My introduction to God of War and the apocalyptic modern epic that is Kratos began with the first one. Back in that pensively expectant time we call High School. My love of mythology, symbolism and action adventure games lured me in and convinced me to acquire a PS2. The first Sony system I have ever had as until that point I was a fairly sheltered Nintendo kid. So God of War for me was the beginning of new era of visceral spectacle. Unabashed brutality, QTE's and a swift difficulty spike woven around this deconstruction of Greek Mythology and the very archetypes that it has brought back into modern thought. Though I'm pretty sure the habit of using lots of dirt and Vaseline on everything is something Hollywood came to on its own. As with many I read, once I actually got into the narrative and experience God of War offered I was invested and seeing how it all ended. Through the various entries that have gone both forward and backward chronologically through Kratos's life, I've come to glean a satisfaction and a few theories from the ultimate beginning and conclusion of God of War, though game play wise I think GoW2 was the best followed by 1 and 3. The handhelds tagging along jointly at 4th and Ascension being last. The only God of War I have not played was the little Indie unmake and that strange mobile game that I hardly knew existed for some time. I have to warn you that these are just some of my personal thoughts on how the world and story of God of War worked and why certain things were the way they were. Not much in the way of proof other than interpretation and what the series gives you. Looking too deeply into some things probably happened at one point or another.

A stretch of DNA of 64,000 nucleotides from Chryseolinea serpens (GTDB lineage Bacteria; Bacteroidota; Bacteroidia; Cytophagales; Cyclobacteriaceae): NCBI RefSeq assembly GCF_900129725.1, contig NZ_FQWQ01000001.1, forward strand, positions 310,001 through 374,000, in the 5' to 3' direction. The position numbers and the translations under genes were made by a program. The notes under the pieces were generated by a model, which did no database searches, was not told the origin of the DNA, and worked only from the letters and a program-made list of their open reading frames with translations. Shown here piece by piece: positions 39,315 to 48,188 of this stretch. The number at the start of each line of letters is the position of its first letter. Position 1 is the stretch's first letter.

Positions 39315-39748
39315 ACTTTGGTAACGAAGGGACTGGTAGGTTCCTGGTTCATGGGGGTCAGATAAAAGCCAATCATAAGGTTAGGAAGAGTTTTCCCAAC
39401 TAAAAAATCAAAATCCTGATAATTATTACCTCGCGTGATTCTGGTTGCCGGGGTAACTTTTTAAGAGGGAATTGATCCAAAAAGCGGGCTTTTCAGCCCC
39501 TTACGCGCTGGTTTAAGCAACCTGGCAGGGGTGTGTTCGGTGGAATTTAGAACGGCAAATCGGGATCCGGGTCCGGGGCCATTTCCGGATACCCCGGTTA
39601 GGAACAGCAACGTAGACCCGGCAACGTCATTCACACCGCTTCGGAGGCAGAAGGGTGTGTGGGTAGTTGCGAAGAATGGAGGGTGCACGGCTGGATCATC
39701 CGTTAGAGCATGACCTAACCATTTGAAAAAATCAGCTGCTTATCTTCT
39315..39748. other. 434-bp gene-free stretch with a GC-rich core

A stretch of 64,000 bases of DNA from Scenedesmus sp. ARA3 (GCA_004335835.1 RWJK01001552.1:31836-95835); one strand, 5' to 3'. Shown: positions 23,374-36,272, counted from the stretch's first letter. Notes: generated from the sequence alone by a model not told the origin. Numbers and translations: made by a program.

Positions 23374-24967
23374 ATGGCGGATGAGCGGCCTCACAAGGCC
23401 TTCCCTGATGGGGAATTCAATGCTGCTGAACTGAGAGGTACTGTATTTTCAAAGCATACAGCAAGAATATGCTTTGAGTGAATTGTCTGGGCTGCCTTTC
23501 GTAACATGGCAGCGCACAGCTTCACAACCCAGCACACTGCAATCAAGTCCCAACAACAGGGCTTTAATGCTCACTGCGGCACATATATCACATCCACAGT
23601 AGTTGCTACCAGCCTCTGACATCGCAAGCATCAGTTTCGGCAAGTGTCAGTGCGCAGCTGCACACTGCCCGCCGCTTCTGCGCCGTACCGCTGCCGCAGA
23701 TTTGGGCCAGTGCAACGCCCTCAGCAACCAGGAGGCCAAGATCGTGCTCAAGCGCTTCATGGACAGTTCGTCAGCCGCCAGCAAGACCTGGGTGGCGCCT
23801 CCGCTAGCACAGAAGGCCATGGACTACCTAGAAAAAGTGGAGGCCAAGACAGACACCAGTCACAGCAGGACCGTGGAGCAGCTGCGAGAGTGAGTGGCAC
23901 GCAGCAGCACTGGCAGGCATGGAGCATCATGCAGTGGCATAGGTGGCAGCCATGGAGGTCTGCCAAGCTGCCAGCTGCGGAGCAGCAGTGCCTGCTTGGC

So let's start with the main character himself, Kratos. Demigod, Ghost of Sparta, ex-family man and all around whirlwind of chaos and anti-heroism that systematically tears down the ancient Greek world in his struggle to be free of it. It's a personal belief of mine that a majority of narratives are all tinted in reference to the protagonist. The aesthetic of the setting thus being more or less reflected through the protagonist themselves and thus providing the story a sense of visual unity. His design has become iconic for both its visceral simplicity and the way it captures the essence of the setting. The unrelenting strength and brutality of Kratos is refracted throughout the God of War series and in every monster he faces, every environment he explores and every character he engages. Kratos is a deconstruction of the classic Greek hero. Having many of the same and similar traits but ultimately driving those traits in a very different direction. While classic heroes rose above their more destructive or petty impulses to perform routine Chthonic cleansing of the world at least once in their lives before being encapsulated in legend, Kratos instead becomes a Byronic Hero in the way Greece would have known such a person. He is an antihero so far off the scale that if he were not the protagonist he would be considered the villain. It's a common conception that Kratos is basically the ultimate Caucasian, straight, young man's power fantasy cranked to eleven and caught in an eternal state of roid-rage. It's easy to dismiss Kratos as just that but there is much more to the Ghost of Sparta then the sum of his quick time events. For me, Kratos is an example of the human condition when it has been repressed by divine fallacy and hypocrisy for too long. His entire life and journey is an escalating chain of moments where the Gods of Olympus repeatedly interfere and unabashedly try to manipulate him to do their bidding with outlandish consequences to Kratos himself and eventually the entire world as they know it.